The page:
If what you’re doing is the equivalent of repainting the exterior of the house, or refurbishing a room or two inside, then consider ditching the word transformation and call it what it probably is – an improvement programme.
3. It’s inconvenient
Anyone who has lived through a house renovation will have been incredibly inconvenienced. Probably far more so than you imagined. The noise, the dust, the constant changes in plan. And once you get into the guts of the house there's plenty of things you didn’t see, or know when you first started.
Transformation is similarly inconvenient. It’s messy, uncomfortable, unknowable. You’re supposed to find lots of things that you had no idea were going to be problems.
So if things are simple, certain, knowable and straightforward – then you’re probably not doing something transformational. I’d suggest you call it whatever it is you’re doing – and leave transformation out of it.
4. It’s cultural
The focus of transformation should be on how we work. To use the house analogy again, you’re looking at rewiring, replumbing and reconfiguring how things work together, which in the context of your organisation – is how your people, their skills and behaviours – rub along.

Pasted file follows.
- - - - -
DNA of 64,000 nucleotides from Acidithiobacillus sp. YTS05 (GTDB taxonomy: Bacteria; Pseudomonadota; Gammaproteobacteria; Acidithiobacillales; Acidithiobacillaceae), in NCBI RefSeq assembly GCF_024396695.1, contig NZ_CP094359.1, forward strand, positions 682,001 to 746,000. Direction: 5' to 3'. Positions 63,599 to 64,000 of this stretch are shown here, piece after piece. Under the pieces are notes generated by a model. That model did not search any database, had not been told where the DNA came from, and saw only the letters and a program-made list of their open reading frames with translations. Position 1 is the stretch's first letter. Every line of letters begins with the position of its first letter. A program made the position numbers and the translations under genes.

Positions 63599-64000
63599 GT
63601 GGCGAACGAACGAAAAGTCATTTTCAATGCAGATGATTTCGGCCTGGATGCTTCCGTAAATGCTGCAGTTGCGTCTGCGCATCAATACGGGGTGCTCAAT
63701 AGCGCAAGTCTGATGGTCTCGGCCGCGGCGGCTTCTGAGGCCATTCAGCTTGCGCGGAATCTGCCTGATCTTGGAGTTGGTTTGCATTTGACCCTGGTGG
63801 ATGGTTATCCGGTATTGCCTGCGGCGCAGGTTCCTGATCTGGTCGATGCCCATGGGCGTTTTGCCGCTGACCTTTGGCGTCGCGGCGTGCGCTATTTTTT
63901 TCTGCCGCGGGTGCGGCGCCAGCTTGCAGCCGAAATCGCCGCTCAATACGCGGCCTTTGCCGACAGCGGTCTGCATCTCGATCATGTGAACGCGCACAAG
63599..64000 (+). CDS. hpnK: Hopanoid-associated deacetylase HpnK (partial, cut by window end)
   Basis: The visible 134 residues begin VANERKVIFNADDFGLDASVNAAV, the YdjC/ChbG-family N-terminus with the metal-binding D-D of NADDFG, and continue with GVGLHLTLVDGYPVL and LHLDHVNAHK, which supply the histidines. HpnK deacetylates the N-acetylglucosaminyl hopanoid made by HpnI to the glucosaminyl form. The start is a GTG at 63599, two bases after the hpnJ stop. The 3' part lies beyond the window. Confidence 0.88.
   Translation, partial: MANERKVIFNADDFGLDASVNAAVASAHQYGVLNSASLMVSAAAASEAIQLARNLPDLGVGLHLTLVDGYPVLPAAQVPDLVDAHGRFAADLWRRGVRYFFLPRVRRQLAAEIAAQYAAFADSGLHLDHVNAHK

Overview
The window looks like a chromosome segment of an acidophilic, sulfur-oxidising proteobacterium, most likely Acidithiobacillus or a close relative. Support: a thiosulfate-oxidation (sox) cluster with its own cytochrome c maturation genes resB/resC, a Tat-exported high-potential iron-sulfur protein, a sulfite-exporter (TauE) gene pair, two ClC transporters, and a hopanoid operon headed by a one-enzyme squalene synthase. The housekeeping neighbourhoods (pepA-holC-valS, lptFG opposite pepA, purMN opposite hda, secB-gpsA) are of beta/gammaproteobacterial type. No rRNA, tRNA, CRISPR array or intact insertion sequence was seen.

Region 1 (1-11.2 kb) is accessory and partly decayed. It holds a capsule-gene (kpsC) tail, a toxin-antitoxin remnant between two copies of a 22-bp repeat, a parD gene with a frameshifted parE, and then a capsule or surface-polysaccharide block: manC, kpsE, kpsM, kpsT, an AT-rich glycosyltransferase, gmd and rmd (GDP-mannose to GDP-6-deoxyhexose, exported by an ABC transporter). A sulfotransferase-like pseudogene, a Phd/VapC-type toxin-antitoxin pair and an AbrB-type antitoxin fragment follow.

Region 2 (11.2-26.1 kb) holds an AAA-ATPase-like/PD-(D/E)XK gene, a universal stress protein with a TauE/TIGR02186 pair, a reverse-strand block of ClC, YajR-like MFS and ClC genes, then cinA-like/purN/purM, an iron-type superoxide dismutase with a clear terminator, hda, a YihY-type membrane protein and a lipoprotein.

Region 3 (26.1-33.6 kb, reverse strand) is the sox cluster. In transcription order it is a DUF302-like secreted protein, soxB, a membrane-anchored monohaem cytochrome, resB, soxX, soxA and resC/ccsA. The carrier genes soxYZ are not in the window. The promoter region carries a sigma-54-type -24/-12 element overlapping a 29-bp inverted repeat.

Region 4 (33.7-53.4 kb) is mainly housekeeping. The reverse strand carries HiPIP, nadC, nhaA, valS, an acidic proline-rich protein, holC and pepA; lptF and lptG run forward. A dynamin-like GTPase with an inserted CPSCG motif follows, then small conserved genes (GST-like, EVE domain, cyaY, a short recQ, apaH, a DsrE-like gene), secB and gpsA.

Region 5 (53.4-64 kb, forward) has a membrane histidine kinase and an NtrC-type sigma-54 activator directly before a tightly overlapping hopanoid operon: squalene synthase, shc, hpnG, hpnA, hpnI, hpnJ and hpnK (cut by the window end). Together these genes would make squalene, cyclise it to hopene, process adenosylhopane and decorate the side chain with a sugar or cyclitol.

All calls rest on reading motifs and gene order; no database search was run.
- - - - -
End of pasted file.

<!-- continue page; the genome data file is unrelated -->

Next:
This is cultural change and it’s difficult.
Delivering a programme does not change people’s behaviour. People change their own behaviour. The trick is to create the space in which people want to change.
And that’s where the importance of leadership comes in. Leadership at all levels of the organisation, not just at the top.
Here are three signs that tell you something transformational might be going on:
- the executive team are thinking about how their own behaviours can help or prevent change
- senior managers are helping to make the change happen
- front line staff are working in new ways to make things better for your users (or customers)
If you can't see these signs then you may be in the realm of hopeful thinking. Your ambition may be transformational but the rest of the organisation is not really with you.
5. It’s personal